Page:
We walked around the quiet interior of the church and tried to make out the scratchings on the east window. There is one that has caught the attention of visitors since that time and which still does not fail to tug at the heart when it is seen. It reads, “Glencalvie people – The Wicked Generation.” Not least has it inspired a novel of the Clearances by the same name, The Wicked Generation (Alison Johnson, 1993), a book which paints a vivid picture of those troubled times, though it is completely fictional and set in the Western Isles and not in Strathcarron at all. Why did the people call themselves this? How could they see themselves as “wicked.” Surely the wickedness of those days was that of the landlords who drove them away. But like people throughout history, they must have wondered why. Why were they being driven from their homes? What had they done to deserve this? True, they had mounted a little resistance when the first notices were first served a few years previously. But in the end they had succumbed largely without a fight, accepting their exile as their fate, perhaps sensing that they in some way deserved no better. Whether or not they felt this was the judgement of God for their sins is impossible to know, they seemed aware of a certain spiritual poverty, and though they had suddenly become homeless strangers on the earth, they may have taken comfort from the words of Jesus, so often preached from the pulpit of their church, “Blessed are the poor in spirit, for theirs is the kingdom of heaven.” The Glencalvie people were surely aware that they were poor in spirit that week in May 1845. The kingdom of heaven was their only comfort, cold comfort as it might seem to us, the irreligious of today.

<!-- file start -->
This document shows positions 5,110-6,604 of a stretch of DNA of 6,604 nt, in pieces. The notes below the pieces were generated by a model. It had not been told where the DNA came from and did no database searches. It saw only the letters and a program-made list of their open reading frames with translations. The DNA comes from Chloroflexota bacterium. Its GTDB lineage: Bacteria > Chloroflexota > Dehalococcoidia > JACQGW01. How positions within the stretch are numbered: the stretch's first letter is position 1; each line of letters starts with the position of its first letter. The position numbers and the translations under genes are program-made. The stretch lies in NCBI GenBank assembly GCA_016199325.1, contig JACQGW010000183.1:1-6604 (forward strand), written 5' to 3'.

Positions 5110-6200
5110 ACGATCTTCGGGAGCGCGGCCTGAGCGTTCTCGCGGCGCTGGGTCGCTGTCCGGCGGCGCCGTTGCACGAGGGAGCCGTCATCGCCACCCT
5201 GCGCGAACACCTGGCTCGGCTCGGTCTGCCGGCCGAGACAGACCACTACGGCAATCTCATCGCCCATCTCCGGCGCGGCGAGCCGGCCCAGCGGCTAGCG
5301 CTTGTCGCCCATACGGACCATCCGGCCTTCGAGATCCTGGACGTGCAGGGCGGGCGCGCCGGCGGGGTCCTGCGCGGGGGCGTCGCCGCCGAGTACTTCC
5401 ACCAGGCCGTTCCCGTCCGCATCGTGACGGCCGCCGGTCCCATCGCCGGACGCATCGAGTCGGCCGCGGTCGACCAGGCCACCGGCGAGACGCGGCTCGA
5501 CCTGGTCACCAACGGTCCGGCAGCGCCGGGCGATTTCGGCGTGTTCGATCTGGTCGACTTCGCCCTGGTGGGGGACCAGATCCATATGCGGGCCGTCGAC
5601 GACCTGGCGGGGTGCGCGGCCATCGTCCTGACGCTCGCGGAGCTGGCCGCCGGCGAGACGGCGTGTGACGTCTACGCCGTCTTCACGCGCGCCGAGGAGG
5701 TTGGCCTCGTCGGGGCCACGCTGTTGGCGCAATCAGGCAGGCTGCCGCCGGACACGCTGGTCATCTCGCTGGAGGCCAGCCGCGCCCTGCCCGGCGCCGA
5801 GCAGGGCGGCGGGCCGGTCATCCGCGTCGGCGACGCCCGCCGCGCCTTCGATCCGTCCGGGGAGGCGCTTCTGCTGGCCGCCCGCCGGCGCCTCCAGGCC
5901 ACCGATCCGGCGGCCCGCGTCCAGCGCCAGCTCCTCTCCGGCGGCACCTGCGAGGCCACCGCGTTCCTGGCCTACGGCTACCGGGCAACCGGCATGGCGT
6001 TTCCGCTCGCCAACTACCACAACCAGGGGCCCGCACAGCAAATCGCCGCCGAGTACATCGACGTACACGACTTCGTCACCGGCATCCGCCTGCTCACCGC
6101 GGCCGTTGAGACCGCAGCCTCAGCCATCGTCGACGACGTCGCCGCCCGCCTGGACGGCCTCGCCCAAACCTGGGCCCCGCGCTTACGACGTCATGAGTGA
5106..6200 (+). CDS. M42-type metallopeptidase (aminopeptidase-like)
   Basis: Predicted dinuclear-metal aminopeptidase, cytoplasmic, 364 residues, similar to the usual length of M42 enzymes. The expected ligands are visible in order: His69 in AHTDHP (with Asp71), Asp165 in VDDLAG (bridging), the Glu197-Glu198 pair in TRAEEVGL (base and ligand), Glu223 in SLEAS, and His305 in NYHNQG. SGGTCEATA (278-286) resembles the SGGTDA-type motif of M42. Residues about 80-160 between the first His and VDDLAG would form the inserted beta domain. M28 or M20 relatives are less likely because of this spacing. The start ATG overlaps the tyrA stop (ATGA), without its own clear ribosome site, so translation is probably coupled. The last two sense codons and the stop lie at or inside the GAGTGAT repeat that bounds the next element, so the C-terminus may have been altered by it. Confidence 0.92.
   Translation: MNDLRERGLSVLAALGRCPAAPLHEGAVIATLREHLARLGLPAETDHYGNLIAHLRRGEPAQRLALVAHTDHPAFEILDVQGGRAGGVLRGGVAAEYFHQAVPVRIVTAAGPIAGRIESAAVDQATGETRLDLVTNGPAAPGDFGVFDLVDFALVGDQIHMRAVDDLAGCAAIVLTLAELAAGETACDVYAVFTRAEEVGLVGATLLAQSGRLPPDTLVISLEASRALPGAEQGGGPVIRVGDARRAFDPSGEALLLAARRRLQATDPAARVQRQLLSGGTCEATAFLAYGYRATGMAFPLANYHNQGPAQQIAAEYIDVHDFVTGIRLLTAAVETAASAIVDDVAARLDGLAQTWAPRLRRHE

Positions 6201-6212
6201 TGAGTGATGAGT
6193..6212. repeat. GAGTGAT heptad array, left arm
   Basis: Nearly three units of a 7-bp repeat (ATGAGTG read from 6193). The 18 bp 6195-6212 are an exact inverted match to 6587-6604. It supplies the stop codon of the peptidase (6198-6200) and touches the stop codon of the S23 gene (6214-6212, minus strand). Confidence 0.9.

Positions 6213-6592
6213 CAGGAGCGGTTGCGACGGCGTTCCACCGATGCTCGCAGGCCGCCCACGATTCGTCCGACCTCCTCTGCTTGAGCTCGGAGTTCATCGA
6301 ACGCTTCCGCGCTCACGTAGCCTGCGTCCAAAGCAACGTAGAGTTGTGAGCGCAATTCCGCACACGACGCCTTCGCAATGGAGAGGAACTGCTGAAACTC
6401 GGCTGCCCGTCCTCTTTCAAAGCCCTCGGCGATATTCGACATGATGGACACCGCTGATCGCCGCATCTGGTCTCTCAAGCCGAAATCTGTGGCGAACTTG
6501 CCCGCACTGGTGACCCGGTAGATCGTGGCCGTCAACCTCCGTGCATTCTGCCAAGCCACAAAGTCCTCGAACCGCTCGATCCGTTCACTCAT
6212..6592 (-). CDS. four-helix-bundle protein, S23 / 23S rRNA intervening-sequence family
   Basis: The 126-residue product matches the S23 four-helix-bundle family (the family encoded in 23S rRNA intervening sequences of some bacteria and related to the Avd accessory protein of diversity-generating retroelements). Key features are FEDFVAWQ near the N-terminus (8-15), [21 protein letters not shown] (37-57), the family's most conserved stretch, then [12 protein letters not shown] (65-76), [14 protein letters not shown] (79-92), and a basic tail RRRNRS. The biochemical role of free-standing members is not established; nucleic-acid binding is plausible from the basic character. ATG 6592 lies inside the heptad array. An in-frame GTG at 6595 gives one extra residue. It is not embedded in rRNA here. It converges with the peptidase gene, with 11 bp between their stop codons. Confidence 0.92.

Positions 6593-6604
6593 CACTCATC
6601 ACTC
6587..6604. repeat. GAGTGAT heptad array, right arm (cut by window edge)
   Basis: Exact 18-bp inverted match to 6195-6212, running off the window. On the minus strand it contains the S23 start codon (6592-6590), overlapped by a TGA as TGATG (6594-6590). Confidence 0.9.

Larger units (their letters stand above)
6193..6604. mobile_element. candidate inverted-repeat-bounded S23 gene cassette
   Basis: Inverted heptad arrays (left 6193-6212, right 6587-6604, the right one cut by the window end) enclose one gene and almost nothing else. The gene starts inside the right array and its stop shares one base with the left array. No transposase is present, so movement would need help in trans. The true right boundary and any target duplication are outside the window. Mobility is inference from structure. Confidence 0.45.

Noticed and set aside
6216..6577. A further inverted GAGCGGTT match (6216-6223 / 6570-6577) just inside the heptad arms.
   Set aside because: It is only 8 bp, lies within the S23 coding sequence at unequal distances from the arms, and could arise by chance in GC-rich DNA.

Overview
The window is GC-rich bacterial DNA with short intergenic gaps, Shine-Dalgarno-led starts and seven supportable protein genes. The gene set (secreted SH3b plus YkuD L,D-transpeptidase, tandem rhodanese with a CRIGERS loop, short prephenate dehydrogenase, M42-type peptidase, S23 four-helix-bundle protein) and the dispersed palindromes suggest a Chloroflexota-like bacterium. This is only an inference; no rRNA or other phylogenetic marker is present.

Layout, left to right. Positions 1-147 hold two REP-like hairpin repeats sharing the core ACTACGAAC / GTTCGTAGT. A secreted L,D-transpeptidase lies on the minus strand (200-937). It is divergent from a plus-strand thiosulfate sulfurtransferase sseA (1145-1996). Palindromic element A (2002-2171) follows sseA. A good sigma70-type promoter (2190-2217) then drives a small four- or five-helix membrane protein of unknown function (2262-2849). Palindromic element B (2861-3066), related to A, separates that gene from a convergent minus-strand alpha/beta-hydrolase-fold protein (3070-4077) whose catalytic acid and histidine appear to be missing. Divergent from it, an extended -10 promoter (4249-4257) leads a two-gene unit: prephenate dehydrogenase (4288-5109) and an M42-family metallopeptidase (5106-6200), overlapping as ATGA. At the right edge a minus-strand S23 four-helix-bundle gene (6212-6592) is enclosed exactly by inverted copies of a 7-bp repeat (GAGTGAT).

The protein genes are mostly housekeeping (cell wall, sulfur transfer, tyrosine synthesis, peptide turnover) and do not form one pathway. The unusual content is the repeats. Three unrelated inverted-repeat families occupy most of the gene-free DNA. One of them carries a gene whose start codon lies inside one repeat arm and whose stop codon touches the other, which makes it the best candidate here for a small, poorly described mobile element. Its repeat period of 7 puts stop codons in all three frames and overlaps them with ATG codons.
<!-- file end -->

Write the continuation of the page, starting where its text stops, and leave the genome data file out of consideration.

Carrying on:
170 years before Hamish and I stood in the same place, some ninety people from the nearby Glencalvie Estate set up camp in this very churchyard. They had been evicted from their homes and were en route to a world unknown and uncertain for them. They remained in the churchyard for a week or so before going on. Very few of their number found anywhere to live in the immediate area, and the majority simply disappeared, presumably to coastal communities, to other parts of Scotland, to England, or perhaps to the rest of the world, joining the growing stream of migrants away from the Highlands and to the colonies of the Americas, Australia and New Zealand.